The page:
Pryor Stroud: Lifted from Prism Tats’ eponymous LP, “Creep Out // Freak Out” is a freak-punk maelstrom whipped along by an unrelenting sexual pressure. Singer Garett van der Spek seems to be both animated and afflicted by desire, a paradox that enlivens his voice with a tortured yet masochistically amped-up poeticism. This paradox is also present in the guitar, which wields a pure thrash-this-out-of-my-system punk ethic that only intensifies as the song surges toward its end. “I’m gonna creep you out / I’m going freak you out”, van der Spek repeats, so certain of his own perversity that he feels like he should just own up and admit it. But what is there to admit? The guitar is there to tell you: something violent, sickening to some, a brutality of skin that’s best left said in the flesh. [8/10]
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Chris Ingalls: “Church” is a schizophrenic mashup of EDM with a healthy dose of funk, but it’s a rather unsteady, jittery funk, full of cowbells, distorted vocal samples and a beat that seems too rushed and wobbly to induce dancefloor mayhem. Davis takes his cues from P-Funk, turning the grooves on their ear while maintaining a unique vision. Weird and fun. [8/10]
Emmanuel Elone: I shouldn’t like this song as much as I do. The groove is decent yet uninspired, the lyrics are passable yet generic, and the singing is ok but nothing to call home about. “Move and Shout” isn’t much more than disco nostalgia, but I would be lying if I said that I wasn’t bobbing my head to the funky guitar riff or singing the chorus in my head by the end of the song. It’s not a great track nor is it an original one, but it is entertaining and catchy nonetheless. [7/10]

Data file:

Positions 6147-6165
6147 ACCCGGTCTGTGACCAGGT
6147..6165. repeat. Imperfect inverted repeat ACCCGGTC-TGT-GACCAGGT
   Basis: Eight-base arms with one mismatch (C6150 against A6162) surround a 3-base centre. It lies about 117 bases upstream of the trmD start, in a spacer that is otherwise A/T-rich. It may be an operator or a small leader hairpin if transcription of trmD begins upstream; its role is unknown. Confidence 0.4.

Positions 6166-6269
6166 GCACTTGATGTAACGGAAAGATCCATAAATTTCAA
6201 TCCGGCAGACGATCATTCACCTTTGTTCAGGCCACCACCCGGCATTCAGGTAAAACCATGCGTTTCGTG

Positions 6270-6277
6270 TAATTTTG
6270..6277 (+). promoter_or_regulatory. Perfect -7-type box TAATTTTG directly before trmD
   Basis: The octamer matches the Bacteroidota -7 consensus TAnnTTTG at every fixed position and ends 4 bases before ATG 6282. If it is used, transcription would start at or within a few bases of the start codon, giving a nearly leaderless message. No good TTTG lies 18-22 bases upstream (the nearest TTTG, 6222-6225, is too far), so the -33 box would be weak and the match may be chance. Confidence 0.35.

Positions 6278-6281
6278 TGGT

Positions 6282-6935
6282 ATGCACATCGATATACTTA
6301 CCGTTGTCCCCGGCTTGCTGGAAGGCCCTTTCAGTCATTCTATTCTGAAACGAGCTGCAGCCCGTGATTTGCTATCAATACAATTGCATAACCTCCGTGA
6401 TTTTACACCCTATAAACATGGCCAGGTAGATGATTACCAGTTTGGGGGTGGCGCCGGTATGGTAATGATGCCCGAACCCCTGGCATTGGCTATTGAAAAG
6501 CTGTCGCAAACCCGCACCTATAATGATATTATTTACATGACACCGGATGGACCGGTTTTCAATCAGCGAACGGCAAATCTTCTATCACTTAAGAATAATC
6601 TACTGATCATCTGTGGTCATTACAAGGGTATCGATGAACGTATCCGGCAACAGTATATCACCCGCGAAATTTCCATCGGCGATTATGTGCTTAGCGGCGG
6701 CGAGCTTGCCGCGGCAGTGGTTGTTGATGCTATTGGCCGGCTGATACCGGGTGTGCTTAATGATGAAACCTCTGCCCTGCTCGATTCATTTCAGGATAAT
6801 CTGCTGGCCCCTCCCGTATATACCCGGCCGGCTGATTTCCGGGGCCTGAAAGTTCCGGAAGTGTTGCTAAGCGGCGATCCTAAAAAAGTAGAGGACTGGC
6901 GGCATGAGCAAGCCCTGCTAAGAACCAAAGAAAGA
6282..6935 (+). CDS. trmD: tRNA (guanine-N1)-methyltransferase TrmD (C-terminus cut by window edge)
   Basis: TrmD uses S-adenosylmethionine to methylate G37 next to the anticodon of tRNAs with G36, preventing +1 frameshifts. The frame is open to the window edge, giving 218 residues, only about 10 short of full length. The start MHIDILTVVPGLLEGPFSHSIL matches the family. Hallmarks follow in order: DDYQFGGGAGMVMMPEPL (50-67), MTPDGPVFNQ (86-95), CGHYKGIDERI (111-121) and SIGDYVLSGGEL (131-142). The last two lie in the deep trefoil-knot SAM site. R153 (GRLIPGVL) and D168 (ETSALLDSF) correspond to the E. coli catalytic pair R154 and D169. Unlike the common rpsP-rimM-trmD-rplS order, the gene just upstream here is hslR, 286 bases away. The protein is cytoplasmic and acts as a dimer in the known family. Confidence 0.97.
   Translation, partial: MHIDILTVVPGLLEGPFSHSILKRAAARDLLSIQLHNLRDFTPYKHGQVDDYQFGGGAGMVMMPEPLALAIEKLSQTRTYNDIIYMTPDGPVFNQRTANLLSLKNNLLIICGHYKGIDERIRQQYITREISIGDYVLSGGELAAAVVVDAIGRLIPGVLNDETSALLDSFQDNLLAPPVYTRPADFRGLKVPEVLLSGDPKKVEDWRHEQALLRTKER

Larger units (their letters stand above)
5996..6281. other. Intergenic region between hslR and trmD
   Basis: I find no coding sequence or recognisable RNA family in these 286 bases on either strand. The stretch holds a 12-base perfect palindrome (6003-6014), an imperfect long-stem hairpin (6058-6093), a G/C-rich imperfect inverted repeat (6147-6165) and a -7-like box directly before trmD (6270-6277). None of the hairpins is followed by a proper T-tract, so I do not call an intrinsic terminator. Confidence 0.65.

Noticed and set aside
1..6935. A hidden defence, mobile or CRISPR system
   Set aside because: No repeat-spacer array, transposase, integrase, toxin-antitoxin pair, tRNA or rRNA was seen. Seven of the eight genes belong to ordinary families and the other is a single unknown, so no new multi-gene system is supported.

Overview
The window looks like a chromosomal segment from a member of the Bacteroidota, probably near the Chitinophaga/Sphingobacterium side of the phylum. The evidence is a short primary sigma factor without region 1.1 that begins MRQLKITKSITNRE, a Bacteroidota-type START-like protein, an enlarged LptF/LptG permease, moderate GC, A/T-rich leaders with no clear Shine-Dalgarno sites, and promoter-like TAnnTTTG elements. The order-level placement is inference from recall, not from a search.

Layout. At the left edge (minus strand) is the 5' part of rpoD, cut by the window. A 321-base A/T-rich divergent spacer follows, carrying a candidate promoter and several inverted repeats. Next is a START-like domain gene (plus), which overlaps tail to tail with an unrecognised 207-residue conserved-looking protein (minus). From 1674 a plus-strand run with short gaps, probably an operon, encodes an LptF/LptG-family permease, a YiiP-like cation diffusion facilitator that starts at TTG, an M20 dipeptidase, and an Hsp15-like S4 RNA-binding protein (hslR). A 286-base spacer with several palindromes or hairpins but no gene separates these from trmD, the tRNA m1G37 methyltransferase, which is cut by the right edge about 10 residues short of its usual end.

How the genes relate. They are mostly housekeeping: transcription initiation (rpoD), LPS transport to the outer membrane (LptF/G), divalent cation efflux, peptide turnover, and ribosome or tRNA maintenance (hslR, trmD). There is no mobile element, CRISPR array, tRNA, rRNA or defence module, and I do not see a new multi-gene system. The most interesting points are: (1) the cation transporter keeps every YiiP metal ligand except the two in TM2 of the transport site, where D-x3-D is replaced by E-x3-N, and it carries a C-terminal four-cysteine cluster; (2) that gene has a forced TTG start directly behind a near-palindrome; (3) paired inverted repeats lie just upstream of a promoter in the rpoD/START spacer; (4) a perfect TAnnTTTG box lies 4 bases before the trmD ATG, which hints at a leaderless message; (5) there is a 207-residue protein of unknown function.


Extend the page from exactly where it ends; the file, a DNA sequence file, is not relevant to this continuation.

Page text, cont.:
Seattle singer-songwriter David Nyro writes bravely about matters of the heart in masterfully constructed and composed songs. In fact, he’s a creator at heart, so much so that he will turn the singing of a song over to another performer if they suit the song ideally. For his latest tune, “Violence of the Heart”, Nyro brought on fellow Seattle singer-songwriter Katie Kuffel to sing this heart-rending tale of emotional violence in relationships. Kuffel offers up just the right amount of pathos and feeling to carry the song amidst gorgeous strings and piano-led music. The song is both sensitive and anthemic at the same time and it will appear on Nyro’s upcoming album later this year.
Timothy Gabriele: Absolutely gorgeous and fulfilling postproduction harp music with a VHS eyephoria video as an ecstatic bonus. Harp is a naturally evocative instrument, its reliance on overtone and naturally occurring reverberation producing tingly vaporous trails that reinforce the transience of each note, but Lattimore has a mystical way with the effects she lays over her chosen accessory, stretching some passages to ring in persistent nearly cacophonous loops while plunging other notes deep below sea level to bob and weave as the mix persists in a psychedelic swirl of chromatic hues. [9/10]